Thursday, July 5, 2012
Above is an image of Francis Lavalin Nugent (1569-1635) the first Irish Capuchin. He joined the friars on the Continent, became a provincial of one of the French Provinces and pestered the Pope to let him form a mission to Ireland. From the friary at Charleville, on the river Meuse in the Champagne region, France and not far from present day Belgium and Luxembourg. If you want to know more of him you can read Fr. F.X. Martin's book on him.
I am posting this because yesterday fifteen of our friars attended a celebration of the life of Br. Stephen Daly (1574-1619) the first Irish Capuchin friar-priest to work in Ireland. It is not easy for us to imagine the courage that returning to Ireland took. Being a Catholic was tantamount to treason, worse if you were a priest. On top of that he was a friar. It is equivalent to a priest seeking to work in the underground Church in China or Saudi Arabia. There were none of the supports we take for granted today. He relied on contacts and trusted in family connections. All this sacrifice was made to sustain the Catholic faith and the Irish people in a time of great suffering. He was here for four years until his death and his memory is still kept in Ferbane, Co Offaly. Of course it was his home turf (literally as the place is all bog) but he is remembered because he still answers prayers four hundred years later. A plaque has been erected on the wall near his grave.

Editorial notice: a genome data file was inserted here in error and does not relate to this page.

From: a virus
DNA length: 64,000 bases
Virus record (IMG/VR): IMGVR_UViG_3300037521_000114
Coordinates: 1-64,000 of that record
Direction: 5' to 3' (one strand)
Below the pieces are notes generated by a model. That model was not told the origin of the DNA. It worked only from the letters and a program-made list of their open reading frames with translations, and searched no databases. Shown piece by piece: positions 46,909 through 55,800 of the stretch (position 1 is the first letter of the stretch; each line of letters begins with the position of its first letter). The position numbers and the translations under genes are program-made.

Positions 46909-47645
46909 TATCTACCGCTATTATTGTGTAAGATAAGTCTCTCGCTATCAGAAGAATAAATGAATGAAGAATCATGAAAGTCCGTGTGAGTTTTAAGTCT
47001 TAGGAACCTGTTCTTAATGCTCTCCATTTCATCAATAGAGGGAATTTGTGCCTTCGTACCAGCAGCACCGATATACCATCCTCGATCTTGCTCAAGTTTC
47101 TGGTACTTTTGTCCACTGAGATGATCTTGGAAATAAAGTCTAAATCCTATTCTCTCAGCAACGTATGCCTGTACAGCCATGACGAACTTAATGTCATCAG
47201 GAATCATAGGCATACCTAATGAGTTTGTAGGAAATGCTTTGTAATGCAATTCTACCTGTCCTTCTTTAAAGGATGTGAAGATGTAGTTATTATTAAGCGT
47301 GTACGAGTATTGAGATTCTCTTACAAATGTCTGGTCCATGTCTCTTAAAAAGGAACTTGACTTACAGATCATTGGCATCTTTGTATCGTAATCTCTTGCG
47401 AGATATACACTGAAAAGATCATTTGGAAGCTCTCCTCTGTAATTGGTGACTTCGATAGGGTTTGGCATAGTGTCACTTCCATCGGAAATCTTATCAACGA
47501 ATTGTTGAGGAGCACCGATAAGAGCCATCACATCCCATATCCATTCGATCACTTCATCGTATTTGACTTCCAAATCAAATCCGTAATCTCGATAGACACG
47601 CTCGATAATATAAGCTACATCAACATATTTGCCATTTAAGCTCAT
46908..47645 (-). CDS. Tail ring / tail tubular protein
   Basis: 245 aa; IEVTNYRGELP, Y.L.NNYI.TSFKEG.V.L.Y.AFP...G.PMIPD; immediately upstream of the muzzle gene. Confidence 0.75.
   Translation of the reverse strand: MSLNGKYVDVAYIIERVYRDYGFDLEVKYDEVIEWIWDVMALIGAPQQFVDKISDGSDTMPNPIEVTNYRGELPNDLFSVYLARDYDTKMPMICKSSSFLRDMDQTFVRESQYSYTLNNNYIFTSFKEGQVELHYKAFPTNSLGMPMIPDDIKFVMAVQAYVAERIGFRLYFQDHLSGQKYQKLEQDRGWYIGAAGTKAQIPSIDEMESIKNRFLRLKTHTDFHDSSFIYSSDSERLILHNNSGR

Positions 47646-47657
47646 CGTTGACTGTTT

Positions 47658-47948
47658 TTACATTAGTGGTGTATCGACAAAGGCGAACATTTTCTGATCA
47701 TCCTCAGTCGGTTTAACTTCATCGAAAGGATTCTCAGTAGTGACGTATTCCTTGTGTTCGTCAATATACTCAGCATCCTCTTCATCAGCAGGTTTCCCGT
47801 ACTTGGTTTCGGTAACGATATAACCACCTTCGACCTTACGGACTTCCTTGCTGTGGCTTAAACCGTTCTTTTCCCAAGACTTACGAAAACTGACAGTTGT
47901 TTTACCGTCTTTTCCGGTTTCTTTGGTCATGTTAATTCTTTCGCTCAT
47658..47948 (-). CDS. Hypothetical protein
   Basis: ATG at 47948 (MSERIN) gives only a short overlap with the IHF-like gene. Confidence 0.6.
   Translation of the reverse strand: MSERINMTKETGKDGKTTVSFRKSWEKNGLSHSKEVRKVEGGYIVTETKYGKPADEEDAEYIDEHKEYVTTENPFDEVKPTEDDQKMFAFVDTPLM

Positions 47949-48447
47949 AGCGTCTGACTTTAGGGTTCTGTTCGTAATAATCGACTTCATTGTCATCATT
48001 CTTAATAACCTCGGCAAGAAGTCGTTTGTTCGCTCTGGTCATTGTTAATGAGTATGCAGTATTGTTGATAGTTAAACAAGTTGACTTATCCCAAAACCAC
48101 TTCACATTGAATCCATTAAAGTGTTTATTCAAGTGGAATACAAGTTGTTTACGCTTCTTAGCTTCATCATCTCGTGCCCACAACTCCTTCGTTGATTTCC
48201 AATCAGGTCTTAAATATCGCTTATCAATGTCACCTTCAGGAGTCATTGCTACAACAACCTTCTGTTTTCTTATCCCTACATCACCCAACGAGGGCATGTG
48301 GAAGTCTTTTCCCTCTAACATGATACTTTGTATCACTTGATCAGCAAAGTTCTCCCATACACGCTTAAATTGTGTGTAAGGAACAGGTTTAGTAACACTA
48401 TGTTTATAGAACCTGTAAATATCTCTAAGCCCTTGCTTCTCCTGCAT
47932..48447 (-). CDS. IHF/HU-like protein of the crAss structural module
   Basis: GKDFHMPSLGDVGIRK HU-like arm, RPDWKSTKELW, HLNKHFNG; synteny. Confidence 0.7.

Posted by Br. Tom Forde OFM Cap at 8:23 PM